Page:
Nepal’s existing vaccine storage infrastructure—built for childhood immunisation programmes—allows vaccines to be stored at 2 to 8 degrees Celsius. But Pfizer-BioNTech and Moderna vaccines require ultra-low temperatures between -50 degrees and -70 degrees Celsius for storage up to six months.
According to Upreti, Pfizer-BioNTech and Moderna vaccines can be kept in the container that they are transported in for a month but dry ice should be kept outside the container constantly. The vaccine can be stored for a month in temperatures between 2 and 8 degrees Celsius and for another two weeks in a freezer at temperatures between -20 and -25 degrees Celsius.
“Work is underway to set up ultra-low temperature storage in all seven provinces,” said Dr Jhalak Gautam, chief of the National Immunisation Programme.
Experts say that if the vaccines arrive as planned, administering them should not be an issue.
“What is important is that the vaccines should come,” Dr Bikash Lamichhane, former chief of the National Immunisation Programme, told the Post. “Vaccines can be sent to districts within one month after all the necessary preparations for inoculation are in place.”
But the mismanagement evident during the ongoing vaccination campaign, like the vaccination centres running out of vaccines and crowds at immunisation centres, should be addressed immediately, they said.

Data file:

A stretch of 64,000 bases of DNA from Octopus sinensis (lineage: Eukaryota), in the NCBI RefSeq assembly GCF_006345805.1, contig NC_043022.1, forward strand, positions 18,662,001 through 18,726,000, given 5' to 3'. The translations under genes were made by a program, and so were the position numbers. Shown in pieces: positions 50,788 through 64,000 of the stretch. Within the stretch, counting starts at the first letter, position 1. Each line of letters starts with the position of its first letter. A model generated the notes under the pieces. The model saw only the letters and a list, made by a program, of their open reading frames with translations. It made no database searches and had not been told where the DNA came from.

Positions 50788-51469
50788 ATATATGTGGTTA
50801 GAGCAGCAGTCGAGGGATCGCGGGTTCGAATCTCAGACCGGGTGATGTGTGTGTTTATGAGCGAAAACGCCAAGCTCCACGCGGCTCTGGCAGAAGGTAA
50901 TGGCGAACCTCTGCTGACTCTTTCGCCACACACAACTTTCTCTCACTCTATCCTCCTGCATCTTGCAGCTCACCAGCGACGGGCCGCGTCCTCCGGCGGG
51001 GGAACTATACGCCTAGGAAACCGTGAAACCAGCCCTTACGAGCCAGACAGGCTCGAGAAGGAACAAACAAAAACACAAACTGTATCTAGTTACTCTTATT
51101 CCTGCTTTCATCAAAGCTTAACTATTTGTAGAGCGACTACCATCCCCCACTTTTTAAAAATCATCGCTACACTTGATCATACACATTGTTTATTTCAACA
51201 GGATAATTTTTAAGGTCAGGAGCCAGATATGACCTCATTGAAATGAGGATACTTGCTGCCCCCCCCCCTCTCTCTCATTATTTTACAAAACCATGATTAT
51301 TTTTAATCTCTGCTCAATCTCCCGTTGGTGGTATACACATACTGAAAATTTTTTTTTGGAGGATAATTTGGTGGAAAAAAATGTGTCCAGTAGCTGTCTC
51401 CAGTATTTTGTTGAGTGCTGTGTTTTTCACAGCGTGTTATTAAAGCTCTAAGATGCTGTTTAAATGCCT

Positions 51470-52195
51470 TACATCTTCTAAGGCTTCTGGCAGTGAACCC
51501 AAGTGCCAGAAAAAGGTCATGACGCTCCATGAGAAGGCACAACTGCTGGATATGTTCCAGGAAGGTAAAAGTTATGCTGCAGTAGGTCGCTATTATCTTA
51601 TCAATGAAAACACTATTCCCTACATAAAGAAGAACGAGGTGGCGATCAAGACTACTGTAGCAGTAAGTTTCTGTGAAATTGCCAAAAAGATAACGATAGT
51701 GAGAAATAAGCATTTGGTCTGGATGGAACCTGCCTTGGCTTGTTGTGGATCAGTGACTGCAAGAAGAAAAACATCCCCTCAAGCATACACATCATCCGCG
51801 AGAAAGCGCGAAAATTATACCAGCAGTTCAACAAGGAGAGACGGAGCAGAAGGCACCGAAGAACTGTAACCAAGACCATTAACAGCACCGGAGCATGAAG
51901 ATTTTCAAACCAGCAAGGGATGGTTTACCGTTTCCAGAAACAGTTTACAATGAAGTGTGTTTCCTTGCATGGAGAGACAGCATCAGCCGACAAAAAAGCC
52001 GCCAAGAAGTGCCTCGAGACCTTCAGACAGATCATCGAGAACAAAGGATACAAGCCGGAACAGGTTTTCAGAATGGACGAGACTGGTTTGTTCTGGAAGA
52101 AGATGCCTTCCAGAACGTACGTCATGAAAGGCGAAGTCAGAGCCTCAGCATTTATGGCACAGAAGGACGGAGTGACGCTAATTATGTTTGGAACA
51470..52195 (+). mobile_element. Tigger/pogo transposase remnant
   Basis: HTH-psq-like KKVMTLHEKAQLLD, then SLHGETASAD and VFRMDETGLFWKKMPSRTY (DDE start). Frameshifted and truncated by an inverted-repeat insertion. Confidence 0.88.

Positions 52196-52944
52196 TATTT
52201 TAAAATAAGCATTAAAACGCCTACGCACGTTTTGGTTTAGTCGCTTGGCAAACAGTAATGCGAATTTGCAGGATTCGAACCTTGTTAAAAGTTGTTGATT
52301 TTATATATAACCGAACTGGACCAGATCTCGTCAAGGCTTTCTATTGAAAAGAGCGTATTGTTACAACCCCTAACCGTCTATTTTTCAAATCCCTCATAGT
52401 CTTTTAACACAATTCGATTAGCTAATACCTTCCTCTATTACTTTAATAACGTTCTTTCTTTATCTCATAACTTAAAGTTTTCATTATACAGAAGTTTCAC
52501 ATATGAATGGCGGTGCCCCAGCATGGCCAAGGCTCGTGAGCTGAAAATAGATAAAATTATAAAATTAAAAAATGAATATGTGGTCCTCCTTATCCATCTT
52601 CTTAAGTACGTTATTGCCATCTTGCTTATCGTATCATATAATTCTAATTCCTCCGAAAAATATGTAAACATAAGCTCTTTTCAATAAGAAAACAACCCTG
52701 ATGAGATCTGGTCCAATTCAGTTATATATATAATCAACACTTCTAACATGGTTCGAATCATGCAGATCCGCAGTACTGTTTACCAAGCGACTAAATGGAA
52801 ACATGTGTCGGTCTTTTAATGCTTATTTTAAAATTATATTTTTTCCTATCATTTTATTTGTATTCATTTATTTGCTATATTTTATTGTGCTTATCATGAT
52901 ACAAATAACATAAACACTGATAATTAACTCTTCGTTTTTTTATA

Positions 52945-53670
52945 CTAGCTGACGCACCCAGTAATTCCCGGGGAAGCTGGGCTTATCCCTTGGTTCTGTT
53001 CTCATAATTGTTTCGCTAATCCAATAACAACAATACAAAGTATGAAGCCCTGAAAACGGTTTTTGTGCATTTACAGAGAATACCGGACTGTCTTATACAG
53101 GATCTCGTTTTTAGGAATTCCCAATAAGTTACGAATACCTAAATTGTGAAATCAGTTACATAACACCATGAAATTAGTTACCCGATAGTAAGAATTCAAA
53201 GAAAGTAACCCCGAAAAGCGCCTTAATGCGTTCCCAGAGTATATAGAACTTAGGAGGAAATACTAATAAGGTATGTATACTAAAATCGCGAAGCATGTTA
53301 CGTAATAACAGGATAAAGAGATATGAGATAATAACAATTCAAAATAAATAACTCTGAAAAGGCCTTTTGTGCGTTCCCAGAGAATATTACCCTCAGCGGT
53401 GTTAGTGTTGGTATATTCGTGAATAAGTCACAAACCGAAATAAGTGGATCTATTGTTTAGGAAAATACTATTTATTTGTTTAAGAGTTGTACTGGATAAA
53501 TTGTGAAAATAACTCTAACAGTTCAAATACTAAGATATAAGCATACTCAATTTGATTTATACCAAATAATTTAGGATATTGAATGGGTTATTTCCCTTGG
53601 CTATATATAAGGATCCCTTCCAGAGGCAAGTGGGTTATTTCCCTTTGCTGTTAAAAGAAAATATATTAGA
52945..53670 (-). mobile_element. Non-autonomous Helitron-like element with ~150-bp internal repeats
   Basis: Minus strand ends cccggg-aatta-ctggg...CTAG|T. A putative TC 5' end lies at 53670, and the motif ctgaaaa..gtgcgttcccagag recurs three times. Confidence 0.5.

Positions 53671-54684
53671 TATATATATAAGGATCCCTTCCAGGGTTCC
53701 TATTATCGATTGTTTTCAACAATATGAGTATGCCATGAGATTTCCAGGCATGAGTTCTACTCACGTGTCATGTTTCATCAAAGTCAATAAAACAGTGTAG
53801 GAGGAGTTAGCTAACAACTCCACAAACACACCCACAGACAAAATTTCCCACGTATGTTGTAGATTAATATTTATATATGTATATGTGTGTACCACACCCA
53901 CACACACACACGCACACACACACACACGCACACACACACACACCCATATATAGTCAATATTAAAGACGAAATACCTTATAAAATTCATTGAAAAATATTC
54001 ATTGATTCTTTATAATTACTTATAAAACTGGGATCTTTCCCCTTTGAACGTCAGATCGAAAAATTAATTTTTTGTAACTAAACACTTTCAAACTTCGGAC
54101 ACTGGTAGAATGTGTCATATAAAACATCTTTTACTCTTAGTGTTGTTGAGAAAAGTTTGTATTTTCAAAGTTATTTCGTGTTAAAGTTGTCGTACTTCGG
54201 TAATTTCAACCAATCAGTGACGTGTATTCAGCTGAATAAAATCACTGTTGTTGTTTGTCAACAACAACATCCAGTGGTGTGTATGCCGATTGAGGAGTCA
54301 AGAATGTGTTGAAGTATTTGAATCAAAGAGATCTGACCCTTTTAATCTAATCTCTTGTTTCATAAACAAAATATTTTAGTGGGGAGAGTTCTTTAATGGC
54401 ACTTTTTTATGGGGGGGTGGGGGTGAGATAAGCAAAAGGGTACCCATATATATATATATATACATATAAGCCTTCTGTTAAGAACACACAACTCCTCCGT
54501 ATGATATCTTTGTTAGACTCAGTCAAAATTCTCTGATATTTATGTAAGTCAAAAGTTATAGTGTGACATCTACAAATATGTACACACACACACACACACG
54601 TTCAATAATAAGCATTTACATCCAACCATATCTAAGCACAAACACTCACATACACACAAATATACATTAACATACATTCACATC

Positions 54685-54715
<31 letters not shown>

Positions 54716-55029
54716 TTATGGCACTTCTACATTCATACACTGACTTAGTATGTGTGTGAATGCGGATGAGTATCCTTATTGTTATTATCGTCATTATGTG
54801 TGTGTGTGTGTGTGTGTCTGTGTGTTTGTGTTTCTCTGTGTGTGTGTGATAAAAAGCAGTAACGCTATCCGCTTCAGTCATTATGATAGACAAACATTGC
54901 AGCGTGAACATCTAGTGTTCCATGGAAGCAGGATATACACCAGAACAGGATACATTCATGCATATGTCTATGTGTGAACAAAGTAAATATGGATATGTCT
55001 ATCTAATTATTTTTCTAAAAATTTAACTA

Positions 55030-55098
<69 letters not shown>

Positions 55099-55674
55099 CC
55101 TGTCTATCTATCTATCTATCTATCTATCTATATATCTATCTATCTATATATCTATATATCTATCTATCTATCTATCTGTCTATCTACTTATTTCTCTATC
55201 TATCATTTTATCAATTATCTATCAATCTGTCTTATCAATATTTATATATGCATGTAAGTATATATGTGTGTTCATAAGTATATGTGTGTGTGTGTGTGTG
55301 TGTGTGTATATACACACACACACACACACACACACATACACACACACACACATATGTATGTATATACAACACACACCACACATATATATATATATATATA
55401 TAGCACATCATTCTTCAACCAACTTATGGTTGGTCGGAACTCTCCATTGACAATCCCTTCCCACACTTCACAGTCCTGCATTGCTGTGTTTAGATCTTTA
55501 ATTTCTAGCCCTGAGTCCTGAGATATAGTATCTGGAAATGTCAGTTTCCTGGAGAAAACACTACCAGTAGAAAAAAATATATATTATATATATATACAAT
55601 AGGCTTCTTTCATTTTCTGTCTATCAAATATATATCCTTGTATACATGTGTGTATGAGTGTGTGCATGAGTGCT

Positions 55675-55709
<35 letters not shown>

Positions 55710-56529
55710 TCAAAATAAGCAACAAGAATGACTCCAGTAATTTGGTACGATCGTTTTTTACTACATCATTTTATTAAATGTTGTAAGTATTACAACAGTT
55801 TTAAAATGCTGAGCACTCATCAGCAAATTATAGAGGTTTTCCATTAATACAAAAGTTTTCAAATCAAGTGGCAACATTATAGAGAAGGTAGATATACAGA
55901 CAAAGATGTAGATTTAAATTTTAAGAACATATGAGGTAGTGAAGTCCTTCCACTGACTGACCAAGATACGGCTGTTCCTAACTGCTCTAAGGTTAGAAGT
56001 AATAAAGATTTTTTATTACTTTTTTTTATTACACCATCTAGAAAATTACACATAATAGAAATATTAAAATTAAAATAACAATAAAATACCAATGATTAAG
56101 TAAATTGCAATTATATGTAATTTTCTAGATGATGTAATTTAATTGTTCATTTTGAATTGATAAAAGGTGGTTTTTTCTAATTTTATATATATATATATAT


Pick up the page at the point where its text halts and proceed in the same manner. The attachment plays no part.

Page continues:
The number of immunisation centres should be increased, said Dr Keshab Deuba, a public health epidemiologist.
“Why are we operating only a certain number of immunisation centres when we can run a lot more and address the crowds we see now?” Deuba told the Post. “Uptake of the vaccine at present is very high which is a good thing but authorities should make every effort to inoculate the maximum number of people at the earliest.”
So far, 4,163,251 people have taken the first dose of vaccine and 2,000,211 people have been fully immunised against Covid-19, since Nepal began its vaccination campaign on January 27, according to the latest Health Ministry data.
Besides the management of inoculation centres, awareness programmes also need to be launched despite the fact that the vaccine acceptance rate is very high among Nepalis, according to Dr GD Thakur, former director at the Epidemiology and Disease Control Division.
“When a certain percentage of the population is inoculated, the vaccine uptake rate may not remain the same,” Thakur told the Post. “We have read news of the American government offering marijuana and a $100 incentive for vaccinations. We may not have to offer such things but we need to start an awareness campaign and give a message about the importance of being inoculated.”
Studies have projected that a certain threshold of inoculated population is necessary for Covid-19 to be brought under control.
“It is almost certain that without vaccinating around 70 percent of the population, countries like ours cannot contain the spread of the coronavirus,” said Deuba, the public health epidemiologist. “New variants of the virus are already dominant in the country and other new ones could develop in the coming days. Authorities, therefore, must ensure that a maximum number of people are vaccinated.”